Thursday, November 22, 2012

The Paternity Test Book Review

Having a baby to save a marriage—it’s the oldest of clich├ęs. But what if the marriage at risk is a gay one, and having a baby involves a surrogate mother?
    Pat Faunce is a faltering romantic, a former poetry major who now writes textbooks. A decade into his relationship with Stu, an airline pilot from a fraught Jewish family, he fears he’s losing Stu to other men—and losing himself in their “no rules” arrangement. Yearning for a baby and a deeper commitment, he pressures Stu to move from Manhattan to Cape Cod, to the cottage where Pat spent boyhood summers.
    As they struggle to adjust to their new life, they enlist a surrogate: Debora, a charismatic Brazilian immigrant, married to Danny, an American carpenter. Gradually, Pat and Debora bond, drawn together by the logistics of getting pregnant and away from their spouses. Pat gets caught between loyalties—to Stu and his family, to Debora, to his own potent desires—and wonders: is he fit to be a father?
    In one of the first novels to explore the experience of gay men seeking a child through surrogacy, Michael Lowenthal writes passionately about marriages and mistakes, loyalty and betrayal, and about how our drive to create families can complicate the ones we already have. The Paternity Test is a provocative look at the new “family values.”
Get your copy today: Barnes & Noble | Amazon 


My Review

I received a free copy of this novel in exchange for my honest review.  This was a very unusual novel for me, but rather interesting.  In a way, I wondered if Pat was actually bisexual but chose a life with Stu.  The things Pat had put up with for years from Stu was just unreal.  Then they try to start over in Cape Cod, you can’t get more opposite of the big city than that.  I think the desire for a child was more Pat’s need to be a daddy.  You can see it in the relationship he has with Paula.  The feeling I got was that Stu was only interested in passing down the family genes, not much more.  Although, I don’t think that qualified Pat to do what he did, not only affecting his relationship with Stu, but also Danny and Debora’s.  The end of the book just completely broke my heart, I felt so awful for everyone involved.  This was definitely an emotional novel and one I enjoyed very much.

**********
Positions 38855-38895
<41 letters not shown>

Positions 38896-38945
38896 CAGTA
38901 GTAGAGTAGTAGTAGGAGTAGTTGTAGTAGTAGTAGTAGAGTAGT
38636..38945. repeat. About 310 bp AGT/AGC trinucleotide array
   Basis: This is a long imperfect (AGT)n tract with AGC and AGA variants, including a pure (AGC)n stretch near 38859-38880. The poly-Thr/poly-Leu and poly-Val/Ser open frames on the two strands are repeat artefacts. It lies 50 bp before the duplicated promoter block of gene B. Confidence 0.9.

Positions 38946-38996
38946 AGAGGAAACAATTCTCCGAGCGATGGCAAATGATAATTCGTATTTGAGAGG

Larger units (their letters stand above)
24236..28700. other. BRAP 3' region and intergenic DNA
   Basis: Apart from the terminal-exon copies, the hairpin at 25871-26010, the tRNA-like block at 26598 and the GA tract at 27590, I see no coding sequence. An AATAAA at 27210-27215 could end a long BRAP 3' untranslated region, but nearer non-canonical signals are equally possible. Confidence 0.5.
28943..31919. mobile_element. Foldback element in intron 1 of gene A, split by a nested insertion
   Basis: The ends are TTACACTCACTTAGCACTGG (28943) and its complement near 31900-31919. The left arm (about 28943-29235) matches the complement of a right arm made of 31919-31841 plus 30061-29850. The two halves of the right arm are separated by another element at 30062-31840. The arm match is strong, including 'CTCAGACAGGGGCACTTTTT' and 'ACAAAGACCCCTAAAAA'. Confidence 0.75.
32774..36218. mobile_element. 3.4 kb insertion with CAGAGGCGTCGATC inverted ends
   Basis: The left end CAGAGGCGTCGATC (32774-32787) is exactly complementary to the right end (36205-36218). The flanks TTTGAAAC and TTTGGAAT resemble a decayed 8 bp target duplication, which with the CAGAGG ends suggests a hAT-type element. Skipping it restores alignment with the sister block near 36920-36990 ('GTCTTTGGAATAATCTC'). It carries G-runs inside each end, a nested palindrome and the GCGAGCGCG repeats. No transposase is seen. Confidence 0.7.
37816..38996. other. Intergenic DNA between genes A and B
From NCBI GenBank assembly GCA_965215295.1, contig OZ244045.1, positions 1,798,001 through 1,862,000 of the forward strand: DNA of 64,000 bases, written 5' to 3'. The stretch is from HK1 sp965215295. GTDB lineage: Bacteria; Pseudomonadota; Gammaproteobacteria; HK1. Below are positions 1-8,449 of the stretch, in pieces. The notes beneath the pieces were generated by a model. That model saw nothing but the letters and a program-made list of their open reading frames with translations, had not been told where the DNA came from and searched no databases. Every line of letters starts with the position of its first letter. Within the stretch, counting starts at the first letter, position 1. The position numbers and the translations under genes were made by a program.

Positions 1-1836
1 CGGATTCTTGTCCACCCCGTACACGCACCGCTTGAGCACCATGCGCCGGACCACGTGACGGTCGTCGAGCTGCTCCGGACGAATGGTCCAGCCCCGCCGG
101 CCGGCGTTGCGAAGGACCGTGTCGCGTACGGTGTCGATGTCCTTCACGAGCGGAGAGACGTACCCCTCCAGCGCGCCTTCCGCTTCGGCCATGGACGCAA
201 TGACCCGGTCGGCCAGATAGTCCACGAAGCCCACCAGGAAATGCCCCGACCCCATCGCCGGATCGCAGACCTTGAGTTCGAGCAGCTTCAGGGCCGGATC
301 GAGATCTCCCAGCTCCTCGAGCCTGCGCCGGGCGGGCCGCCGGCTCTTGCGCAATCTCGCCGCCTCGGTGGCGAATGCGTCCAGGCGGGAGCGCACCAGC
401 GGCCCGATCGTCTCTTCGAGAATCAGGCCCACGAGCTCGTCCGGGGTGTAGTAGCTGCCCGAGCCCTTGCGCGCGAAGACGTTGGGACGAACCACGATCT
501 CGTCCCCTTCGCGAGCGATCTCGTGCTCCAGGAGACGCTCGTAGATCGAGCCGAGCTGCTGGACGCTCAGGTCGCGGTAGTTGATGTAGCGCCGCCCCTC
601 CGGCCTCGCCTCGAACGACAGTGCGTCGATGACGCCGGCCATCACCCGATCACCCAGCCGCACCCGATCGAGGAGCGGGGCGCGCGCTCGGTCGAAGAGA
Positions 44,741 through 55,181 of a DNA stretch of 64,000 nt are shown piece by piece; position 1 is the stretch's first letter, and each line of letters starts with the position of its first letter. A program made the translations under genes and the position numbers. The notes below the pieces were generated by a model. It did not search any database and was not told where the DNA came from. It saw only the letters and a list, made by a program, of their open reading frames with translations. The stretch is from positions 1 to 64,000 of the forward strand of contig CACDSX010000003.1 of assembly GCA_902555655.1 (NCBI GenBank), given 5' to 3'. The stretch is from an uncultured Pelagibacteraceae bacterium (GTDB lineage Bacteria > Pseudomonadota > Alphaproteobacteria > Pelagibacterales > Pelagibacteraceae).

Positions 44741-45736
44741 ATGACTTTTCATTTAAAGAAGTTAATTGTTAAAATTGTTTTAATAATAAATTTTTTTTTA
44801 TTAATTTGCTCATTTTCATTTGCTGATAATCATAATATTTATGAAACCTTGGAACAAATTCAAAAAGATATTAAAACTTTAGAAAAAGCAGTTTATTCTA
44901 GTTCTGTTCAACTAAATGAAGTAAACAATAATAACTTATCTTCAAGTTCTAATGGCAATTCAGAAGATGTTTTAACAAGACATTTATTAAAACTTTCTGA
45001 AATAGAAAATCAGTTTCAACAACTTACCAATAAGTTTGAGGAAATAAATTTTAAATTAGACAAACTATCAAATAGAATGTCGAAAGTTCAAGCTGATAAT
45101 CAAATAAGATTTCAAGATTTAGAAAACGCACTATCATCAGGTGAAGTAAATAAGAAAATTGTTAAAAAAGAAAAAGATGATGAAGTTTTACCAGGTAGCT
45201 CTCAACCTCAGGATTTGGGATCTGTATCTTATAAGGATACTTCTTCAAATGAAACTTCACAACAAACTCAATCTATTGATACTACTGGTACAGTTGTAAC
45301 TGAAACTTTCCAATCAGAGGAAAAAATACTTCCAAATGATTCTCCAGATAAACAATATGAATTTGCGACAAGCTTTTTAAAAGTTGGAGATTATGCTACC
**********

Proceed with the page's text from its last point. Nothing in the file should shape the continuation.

About the Author
 
Michael Lowenthal is the author of the novels Charity Girl (Houghton Mifflin, 2007), Avoidance (Graywolf Press, 2002) and The Same Embrace (Dutton, 1998). His short stories have appeared in Tin House, the Southern Review, the Kenyon Review, and Esquire.com, and have been widely anthologized, in such volumes as Lost Tribe: Jewish Fiction from the Edge (HarperCollins), Bestial Noise: The Tin House Fiction Reader (Bloomsbury), and Best New American Voices 2005 (Harcourt). Three of his stories have received "Special Mention" in Pushcart Prize anthologies. He has also written nonfiction for the New York Times Magazine, Boston Magazine, the Washington Post, the Boston Globe, Out, and many other publications.

The recipient of fellowships from the Bread Loaf and Wesleyan writers' conferences, the MacDowell Colony, the Massachusetts Cultural Council, the New Hampshire State Council on the Arts, and the Hawthornden International Retreat for Writers, Lowenthal is also the winner of the James Duggins Outstanding Mid-Career Novelists' Prize. He teaches creative writing in the low-residency MFA program at Lesley University.

Before becoming a full-time writer, Lowenthal worked as an editor for University Press of New England, where he founded the Hardscrabble Books imprint, publishing such authors as Chris Bohjalian, W.D. Wetherell, and Ernest Hebert. He studied English and comparative religion at Dartmouth College, from which he graduated in 1990 as class valedictorian.

Lowenthal lives in Boston, where he is an active former board member of the literary human rights organization PEN New England.  Visit him at
http://lowenthal.etherweave.com/

3 comments:

  1. Sounds like an interesting book. I don't know if I would read it since it broke your heart. I hate reading books that make me cry.

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  2. this book sounds interesting, great review

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  3. Definitely a different topic you dont see in many novels! Sounds good though - but will need kleenex too!

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